Spring 2022

Arthurian Literature

Listed in: English, as ENGL-117  |  European Studies, as EUST-117


Ingrid L. Nelson (Section 01)


(Offered as ENGL 117 and EUST 117) [Before 1800] Knights, monsters, quests, and true love: these are the things we associate with King Arthur and tales of his court. Why has Arthurian literature proved so enchanting to centuries of poets, novelists, and recently, filmmakers? In this introductory English course, we will read and watch Arthurian legends from Chaucer to Monty Python, examining the ways in which they have been represented in different eras. Beginning with the historical foundations of the King Arthur legend, we will examine how it blossomed and took form in later eras. Our focus will be on close literary and visual analysis of British, American, and French (in translation) versions of these legends. We will also discuss what cultural forces lie behind the popularity of Arthurian legend in certain eras: later medieval England and France; the Victorian era; and twentieth-century England and America. There will be frequent writing assignments and presentations, as well as a final creative project.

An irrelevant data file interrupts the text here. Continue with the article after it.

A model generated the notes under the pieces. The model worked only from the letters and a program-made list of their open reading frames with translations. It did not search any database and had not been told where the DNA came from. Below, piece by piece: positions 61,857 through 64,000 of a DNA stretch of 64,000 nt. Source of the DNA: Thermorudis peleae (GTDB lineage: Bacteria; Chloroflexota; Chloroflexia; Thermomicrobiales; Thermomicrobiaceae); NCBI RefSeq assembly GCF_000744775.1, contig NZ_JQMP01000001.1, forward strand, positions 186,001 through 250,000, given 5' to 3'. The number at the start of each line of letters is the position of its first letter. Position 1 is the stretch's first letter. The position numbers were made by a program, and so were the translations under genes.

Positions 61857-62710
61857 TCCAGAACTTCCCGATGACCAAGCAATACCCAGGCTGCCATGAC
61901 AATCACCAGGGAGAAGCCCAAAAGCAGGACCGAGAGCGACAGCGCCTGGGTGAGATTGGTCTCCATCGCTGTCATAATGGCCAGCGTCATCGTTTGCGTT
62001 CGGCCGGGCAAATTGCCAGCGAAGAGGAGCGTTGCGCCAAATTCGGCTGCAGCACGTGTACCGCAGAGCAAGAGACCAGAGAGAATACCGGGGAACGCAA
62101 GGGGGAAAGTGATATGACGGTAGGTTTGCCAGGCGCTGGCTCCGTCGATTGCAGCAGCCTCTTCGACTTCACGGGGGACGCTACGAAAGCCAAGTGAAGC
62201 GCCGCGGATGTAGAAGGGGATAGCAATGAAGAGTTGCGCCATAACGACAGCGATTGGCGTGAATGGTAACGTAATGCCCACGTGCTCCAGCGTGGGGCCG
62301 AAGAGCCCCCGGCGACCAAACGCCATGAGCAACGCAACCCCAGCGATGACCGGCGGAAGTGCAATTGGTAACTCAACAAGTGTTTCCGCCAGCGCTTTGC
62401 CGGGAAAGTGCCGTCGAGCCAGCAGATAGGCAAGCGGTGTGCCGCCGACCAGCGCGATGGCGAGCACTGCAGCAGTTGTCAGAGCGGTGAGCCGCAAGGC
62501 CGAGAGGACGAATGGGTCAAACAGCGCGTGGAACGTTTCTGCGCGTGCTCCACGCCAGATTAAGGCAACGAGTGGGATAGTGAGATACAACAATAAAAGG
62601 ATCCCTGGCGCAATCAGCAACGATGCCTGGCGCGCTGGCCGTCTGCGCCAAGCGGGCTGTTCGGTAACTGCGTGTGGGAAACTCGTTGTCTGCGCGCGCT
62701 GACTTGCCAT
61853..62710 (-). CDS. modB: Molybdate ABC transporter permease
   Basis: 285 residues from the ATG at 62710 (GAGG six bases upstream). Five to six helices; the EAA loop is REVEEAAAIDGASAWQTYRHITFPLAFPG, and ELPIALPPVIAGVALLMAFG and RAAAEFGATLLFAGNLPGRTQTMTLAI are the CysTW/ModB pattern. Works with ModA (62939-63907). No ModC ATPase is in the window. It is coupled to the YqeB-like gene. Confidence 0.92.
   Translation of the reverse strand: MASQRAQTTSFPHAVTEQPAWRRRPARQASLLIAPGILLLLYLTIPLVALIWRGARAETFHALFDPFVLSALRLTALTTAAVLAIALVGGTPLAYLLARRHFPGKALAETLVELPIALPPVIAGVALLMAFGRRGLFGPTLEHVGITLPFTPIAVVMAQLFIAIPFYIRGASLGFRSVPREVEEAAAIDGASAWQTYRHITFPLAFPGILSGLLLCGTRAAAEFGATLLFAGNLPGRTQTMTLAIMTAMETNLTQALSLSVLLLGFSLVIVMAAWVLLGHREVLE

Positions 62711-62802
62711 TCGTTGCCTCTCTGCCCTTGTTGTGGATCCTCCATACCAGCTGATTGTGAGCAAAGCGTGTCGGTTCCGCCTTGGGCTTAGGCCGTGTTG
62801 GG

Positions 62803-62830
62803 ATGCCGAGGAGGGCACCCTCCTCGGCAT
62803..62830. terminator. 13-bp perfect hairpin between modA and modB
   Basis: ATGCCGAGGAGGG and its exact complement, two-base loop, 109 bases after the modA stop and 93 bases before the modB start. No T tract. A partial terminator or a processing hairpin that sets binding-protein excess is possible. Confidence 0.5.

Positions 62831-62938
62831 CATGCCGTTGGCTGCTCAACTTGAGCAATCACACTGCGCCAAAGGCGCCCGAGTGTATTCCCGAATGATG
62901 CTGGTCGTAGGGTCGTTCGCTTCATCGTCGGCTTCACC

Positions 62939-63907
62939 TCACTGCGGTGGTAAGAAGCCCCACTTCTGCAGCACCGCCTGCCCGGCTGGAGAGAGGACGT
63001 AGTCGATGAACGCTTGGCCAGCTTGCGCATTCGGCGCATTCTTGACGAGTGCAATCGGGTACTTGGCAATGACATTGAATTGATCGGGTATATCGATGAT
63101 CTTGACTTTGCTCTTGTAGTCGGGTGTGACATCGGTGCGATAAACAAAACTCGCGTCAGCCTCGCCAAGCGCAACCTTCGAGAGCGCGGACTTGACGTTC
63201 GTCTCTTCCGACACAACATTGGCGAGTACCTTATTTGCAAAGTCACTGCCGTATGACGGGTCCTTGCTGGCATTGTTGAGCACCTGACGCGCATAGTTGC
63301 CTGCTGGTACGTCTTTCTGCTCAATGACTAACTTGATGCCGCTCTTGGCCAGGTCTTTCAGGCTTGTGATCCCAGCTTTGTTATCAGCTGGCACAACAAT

Open to first-year students and sophomores. Limited to 18 students. Spring semester. Professor Nelson.

Students who enroll in this course will likely encounter and be expected to engage in the following intellectual skills, modes of learning, and assessment: TBA Students with documented disabilities who will require accommodations in this course should be in consultation with Accessibility Services and reach out to the faculty member as soon as possible to ensure that accommodations can be made in a timely manner.


Other years: Offered in Fall 2014, Fall 2015, Fall 2016, Fall 2020, Spring 2022